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60% of UK smart speaker owners have purchased by voice, but most feel they want more

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Smart speakers are a tool for retail – but retailers need to raise their game
Smart speakers are a tool for retail – but retailers need to raise their game
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Smart speakers are a golden opportunity for retailers to not only sell, but to connect: shoppers want more, study finds

New research has highlighted that smart speakers such as Amazon Alexa and Google Home are set to drive the next wave of retail and e-commerce – with nearly 60% of users having used them to shop in the past month.

 

However, nearly half – 45% to be precise – feel that they aren’t really getting the most from these devices – presenting a huge opportunity for retailers.

 

The study of 2,000 British adults commissioned by Artefact UK, an AI and data-driven agency, reveals six out of ten smart speaker owners (60%) have used them to make a purchase in the past year. In fact, nearly a quarter (22%) said they have done so within the past week.

 

Sarah De Martin, managing director at Artefact UK, says: “Voice offers a simple and spontaneous path to purchase that reflects how people behave naturally. Four out of ten Brits already owns one or more of these devices, so the channel is nearing critical mass. Both Google and Amazon are offering aggressive discounts on their smart speakers and ownership grew by 79% last year alone.

 

“As an e-commerce business, it’s clear why Amazon wants to get Alexa into as many homes as possible. During its recent Prime Day event it even experimented by allowing Prime subscribers to access some of its best offers through Alexa. Retail is one of the key opportunities for voice.”

 

The research found that more than a third (39%) of smart speaker owners have already interacted with brands via their device. When respondents were asked to identify what they think smart speakers can do, around half (47%) suggested using them for shopping or buying takeaways, 39% said they were ideal for playing games or quizzes and 28% suggested that you could use them for booking travel.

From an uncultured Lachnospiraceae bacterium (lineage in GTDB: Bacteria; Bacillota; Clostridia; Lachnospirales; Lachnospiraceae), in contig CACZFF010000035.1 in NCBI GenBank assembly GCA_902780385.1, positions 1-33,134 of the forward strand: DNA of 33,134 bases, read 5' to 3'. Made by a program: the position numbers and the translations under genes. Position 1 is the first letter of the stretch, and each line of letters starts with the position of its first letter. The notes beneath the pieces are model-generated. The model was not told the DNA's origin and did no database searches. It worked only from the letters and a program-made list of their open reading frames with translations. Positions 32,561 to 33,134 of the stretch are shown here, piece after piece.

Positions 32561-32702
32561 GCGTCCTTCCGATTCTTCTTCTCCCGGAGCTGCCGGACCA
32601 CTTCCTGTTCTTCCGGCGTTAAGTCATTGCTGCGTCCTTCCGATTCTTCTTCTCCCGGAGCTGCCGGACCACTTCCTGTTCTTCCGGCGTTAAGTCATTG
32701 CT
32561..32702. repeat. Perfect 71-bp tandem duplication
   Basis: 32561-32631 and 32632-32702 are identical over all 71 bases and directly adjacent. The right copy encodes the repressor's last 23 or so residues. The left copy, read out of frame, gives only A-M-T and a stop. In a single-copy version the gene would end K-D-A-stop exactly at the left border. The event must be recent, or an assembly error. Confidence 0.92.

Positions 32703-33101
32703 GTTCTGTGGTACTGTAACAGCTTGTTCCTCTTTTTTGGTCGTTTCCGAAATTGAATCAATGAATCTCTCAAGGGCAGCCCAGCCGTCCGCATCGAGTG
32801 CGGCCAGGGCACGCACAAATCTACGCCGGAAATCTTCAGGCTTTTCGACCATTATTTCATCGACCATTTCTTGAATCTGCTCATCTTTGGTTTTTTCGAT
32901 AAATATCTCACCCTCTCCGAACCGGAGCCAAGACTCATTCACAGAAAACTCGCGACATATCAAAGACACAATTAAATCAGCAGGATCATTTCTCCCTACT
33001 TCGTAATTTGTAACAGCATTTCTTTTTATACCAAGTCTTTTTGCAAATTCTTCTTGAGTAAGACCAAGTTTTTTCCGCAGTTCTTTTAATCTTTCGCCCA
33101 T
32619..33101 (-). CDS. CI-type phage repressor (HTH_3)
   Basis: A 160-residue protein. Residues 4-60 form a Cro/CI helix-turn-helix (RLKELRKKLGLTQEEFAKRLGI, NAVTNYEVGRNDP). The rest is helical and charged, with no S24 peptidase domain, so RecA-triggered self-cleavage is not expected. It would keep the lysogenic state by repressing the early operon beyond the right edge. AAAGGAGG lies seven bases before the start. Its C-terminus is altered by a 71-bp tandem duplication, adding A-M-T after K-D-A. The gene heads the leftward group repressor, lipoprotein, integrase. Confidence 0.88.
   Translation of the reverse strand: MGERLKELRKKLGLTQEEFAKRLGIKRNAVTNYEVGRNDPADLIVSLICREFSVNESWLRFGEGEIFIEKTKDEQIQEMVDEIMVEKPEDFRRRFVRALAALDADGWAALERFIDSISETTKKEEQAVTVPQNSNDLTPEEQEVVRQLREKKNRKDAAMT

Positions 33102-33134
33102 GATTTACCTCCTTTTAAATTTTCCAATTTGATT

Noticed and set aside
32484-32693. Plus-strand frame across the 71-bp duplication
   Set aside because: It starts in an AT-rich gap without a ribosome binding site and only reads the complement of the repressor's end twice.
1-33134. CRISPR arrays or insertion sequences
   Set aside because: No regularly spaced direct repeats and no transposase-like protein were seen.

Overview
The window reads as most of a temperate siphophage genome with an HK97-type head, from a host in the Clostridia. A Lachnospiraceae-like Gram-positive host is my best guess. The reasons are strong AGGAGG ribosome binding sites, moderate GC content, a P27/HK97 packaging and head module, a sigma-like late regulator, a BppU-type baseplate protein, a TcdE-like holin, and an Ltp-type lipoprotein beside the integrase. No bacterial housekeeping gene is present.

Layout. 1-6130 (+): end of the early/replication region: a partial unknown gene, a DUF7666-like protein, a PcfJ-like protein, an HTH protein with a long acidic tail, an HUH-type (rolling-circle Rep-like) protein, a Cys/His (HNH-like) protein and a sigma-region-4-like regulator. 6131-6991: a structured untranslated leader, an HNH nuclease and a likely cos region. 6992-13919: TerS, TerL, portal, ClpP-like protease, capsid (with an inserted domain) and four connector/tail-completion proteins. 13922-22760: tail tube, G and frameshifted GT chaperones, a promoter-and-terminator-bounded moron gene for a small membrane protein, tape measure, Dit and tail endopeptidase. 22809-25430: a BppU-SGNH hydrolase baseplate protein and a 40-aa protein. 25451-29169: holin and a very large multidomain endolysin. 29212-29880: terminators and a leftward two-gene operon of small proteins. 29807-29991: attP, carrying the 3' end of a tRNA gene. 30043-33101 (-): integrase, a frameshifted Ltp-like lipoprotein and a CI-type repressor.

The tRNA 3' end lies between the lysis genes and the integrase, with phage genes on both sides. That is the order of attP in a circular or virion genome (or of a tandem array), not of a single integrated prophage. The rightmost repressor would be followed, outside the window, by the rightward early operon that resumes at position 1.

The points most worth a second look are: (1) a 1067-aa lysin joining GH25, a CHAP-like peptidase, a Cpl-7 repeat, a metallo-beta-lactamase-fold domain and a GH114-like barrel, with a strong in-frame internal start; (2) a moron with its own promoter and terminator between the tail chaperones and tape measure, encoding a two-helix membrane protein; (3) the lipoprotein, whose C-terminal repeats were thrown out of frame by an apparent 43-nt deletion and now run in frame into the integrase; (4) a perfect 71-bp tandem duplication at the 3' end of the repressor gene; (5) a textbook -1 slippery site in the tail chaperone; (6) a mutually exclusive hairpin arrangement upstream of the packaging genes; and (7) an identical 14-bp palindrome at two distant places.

The theory is for the most part backed up by how smart speaker owners are currently engaging with brands through their devices. The companies that people have interacted with are dominated by technology brands (especially Amazon), supermarkets such as Sainsbury’s and takeaway delivery services including Domino’s.

 

However, nearly half (45%) of smart speaker owners share a nagging doubt that they aren’t getting the most out of their device. The most common use scenarios are to listen to music, books or podcasts (57%) and almost half (47%) use voice to for basic search, such as weather forecasts or recipes. More than a third (38%) say they use their smart speaker as an alarm clock.

 

Sarah De Martin concludes: “There seems to be a significant disconnect in how people are using their smart speakers, as compared to what they ‘think’ they should be able to do with them. As the number of households owning smart speakers grows, there’s a significant opportunity for retailers that can rectify this. This lies in both optimising search for voice and through branded skills that play to what people actually want from their devices.

 

“The NHS made headlines recently when it announced its Alexa skill, which illustrates this point. It also shows that it’s not just the likes of Apple, Amazon and Google that can reach a mass audience through voice. The race is on for a retailer to redefine what the technology can and should be. The age of voice has arrived, so don’t get caught with nothing to say.”

 

Banking on voice

In the world of banking, however, things are moving along. UK bank Nat West is now allowing customers to get bank balances via their Google Home devices.

 

The bank is launching a trial using the voice-powered virtual helper, allowing customers to ask the Google Home smart speaker for details such as their bank balance or recent spending. Customers will have to say a partial voice PIN to confirm their identity to get the balance.

 

NatWest is seeing whether banking with the spoken word could follow the same path to the mainstream as mobile banking. It is also hoping to be a useful tool for blind customers.

 

The initial pilot - which will be tested with 500 people for three months - will respond verbally to eight questions as well as providing access to more than 15 banking tips, with the potential for more if the trial is successful.

 

"We are exploring voice banking for the first time and think it could mark the beginning of a major change to how customers manage their finances in the same way mobile banking made a huge impact," said Kristen Bennie, head of NatWest’s Open Experience digital innovation centre.

 

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